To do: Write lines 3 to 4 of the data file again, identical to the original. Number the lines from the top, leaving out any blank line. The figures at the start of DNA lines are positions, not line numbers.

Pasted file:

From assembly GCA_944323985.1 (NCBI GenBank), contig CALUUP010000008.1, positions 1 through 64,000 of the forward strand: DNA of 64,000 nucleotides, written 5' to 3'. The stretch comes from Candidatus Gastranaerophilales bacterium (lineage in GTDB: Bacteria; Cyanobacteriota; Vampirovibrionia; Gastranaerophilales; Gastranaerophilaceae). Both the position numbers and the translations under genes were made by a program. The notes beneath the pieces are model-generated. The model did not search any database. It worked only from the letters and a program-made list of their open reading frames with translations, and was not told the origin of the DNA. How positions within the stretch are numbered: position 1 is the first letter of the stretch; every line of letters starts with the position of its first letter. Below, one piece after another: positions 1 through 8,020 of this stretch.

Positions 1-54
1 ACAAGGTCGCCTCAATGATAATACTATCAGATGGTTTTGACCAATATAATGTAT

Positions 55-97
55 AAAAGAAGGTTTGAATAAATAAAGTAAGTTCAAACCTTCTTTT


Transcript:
1 ACAAGGTCGCCTCAATGATAATACTATCAGATGGTTTTGACCAATATAATGTAT

Positions 55-97